burn, baby, burn

So, I now have a radiation burn, right where the elastic of your bra would hit the skin. That means: no bra which means: no prosthesis. Not even any fluff. Yes, I’m Judy One Boob these days. I can’t even use the sports bra that kind of smushes Righty, the one boob that I have left to make it less obvious that I’m walking about with just one boob and then Notatata on the left side. On Monday, I wore a scarf to kinda/sorta camoflage the fact that Notatata was accompanying me. Today, I’m not bothering. I bought a camisole from Target just to keep the One Girl from flappety-flapping all over the place, but other than that, I’m not doing anything else. There just comes a time when you figure: if it’s obvious, it’s obvious, and “oh well.” I’m burned, it hurts, and my comfort is worth more than looking good. Besides that, I won’t heal if I wear bras and the prosthesis, which, by the way, does have a name. Oh yes, I saw on the side of her box that she actually has three names, but I can’t remember all three. They sounded kind of hoity-toity, all put together, but the first name is Harmony, so Harmony it is, and that’s how I refer to her. Harmony, however, is in her box for now and probably for the remainder of radiation. Dr. Radiation Oncologist (Dr. RO) gave me a prescription for burn cream that I’m to put on the burn twice a day, after radiation and before bedtime.

It’s amazing how going through all of this treatment and its accompanying side effects changes you. I never in a million years would have guessed that I would ever be somewhat nonchalant about going to work as Judy One Boob, but here I am. I say somewhat because I am still a bit self-conscious, but not so much that I’m trying all sorts of things to hide the fact that I only have one breast. I’m wearing a shirt that is more likely to hide that fact, but other than that, anyone who is the least bit perceptive would be able to tell. This is how it’s going to be, though. My skin needs to heal. No more “anything for fashion.”

I’ve gone through a lot with all of the treatment that I’ve endured. I’ve lost my hair, my eyebrows, my eyelashes. I lost the taste for a lot of food and drinks. I stopped drinking coffee during chemotherapy because I lost the taste for it, and since it’s healthier not to start up again, I haven’t. Not such a big deal really, but I was once a huge coffee drinker. I stopped drinking all forms of alcohol since the cancer spread to my liver and I want to, as I say, “protect my little liver.” My one friend wants my next CT scan to show that there’s no cancer in my liver so I can start drinking again. ???? Why would one necessarily mean the other? Why would a clean scan mean that I would start drinking again? Why should I start drinking again? I didn’t drink much before anyways. It doesn’t mean I won’t ever drink again; it just means that the decision rests with me, not with the results of a test and not with peer pressure. That seemed very odd to me.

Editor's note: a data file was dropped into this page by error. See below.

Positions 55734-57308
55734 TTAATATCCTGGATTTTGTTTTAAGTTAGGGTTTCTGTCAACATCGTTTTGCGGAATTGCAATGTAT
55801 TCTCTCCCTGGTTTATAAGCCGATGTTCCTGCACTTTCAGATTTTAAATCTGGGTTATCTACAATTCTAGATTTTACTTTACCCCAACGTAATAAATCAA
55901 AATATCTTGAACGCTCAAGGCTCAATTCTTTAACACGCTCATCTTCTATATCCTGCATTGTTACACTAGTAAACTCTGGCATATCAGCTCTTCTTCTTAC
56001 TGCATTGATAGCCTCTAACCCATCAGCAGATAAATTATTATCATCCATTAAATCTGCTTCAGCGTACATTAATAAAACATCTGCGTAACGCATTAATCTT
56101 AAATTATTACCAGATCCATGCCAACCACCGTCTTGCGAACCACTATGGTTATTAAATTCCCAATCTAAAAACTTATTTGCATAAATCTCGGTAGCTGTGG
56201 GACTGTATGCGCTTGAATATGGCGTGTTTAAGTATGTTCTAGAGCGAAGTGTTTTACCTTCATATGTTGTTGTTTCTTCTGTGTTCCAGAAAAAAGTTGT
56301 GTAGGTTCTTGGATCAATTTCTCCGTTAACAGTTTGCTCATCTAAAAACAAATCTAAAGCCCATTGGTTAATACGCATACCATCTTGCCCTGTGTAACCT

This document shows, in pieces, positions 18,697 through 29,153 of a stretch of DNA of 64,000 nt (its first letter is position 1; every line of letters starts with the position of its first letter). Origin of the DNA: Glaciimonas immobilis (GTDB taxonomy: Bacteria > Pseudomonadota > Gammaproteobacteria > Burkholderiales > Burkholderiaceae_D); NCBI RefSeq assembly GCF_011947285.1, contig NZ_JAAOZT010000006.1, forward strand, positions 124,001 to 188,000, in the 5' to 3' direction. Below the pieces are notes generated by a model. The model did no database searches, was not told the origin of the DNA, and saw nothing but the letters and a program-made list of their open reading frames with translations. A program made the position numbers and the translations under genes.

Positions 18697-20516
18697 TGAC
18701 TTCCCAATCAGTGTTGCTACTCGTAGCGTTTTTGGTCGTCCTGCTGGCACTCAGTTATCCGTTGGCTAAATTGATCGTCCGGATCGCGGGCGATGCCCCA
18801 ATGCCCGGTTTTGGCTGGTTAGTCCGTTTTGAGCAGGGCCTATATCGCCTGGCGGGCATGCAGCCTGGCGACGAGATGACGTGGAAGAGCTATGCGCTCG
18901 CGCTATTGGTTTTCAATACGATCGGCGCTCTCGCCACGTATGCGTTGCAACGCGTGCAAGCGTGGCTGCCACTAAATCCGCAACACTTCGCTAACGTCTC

I’ve lost a sense of innocence, I guess you’d call it — but maybe that’s not the right word. I don’t know if by that age I was really “innocent.” But I lost something. I lost assuming that I would live until a ripe old age. I lost many assumptions. But I gained an appreciation for life, and I gained the knowledge that life is a gift, that growing older and growing old period is a gift.

I got weak, then weaker. I took poisons, toxins into my body, toxins that would weaken me so that they would save me. I got bloated from the steroids. I would sleep most of some weeks away. I lost some time with my son to gain some time with my son. I gained more faith in the Lord. I got closer to God and closer to many people. More people came into my life, through my blog, through my church, and through my cancer support group. Through the chemo room. Through serendipity. I loved and I love more.

So here I am, Judy One Boob because of a radiation burn. It hurts. It seemed to come on suddenly. Dr. RO told me that those burns are fairly typical because they occur where skin folds are. So it makes sense that I would get a burn where there’s a skin fold is, where the bra would hit the chest, the elastic part of the bra. I have incredibly fair skin and very sensitive skin as well. My chart in the oncology clinic says that the nurses should use paper tape on my skin, but they don’t always check the chart and I don’t always remind them. It’s just the regular tape or a bandaid leaves a mark on my skin if it’s used. I tell them I’m a petite delicate little flower, and then they laugh heartily.

This burn is just a side effect, after all. Just a bump on the way to health. I’ll take it . . . as I’ve taken the other side effects, indignities, discomforts . . .

I’ll take them all

for more time.
Cross-posted to Just Enjoy Him.


4 Responses to burn, baby, burn

  1. […] for more time. ______________________ Cross-posted to Mothers With Cancer. […]

  2. Sarah S. says:

    Sorry you are hurting! Camis are the best! I got all mine at Target too. They make it a little more comfy when you can’t wear a bra.
    But now that it is cold it will be a little easier. A dwon vest maybe. I like the scarf idea. Hang in there 🙂

  3. katbur says:

    Sorry to hear about your burn but I promise it will go away mostly. If it gives you a laugh I had a bilateral and have a bit of a gut. So when I was having radiation anyone who looked at me thought I was pregnant. Ah yes, the things we do to get through it all.

  4. Walk tall. If you carry yourself with self-confidence and joy, people will notice YOU and not your breasts (or lack thereof).

    I have mentioned several times, the doctor in my medical clinic, who often walks around with her stethoscope hanging on top of her missing breast. I never even noticed it before I had breast cancer. Now I wonder how I could have missed it!

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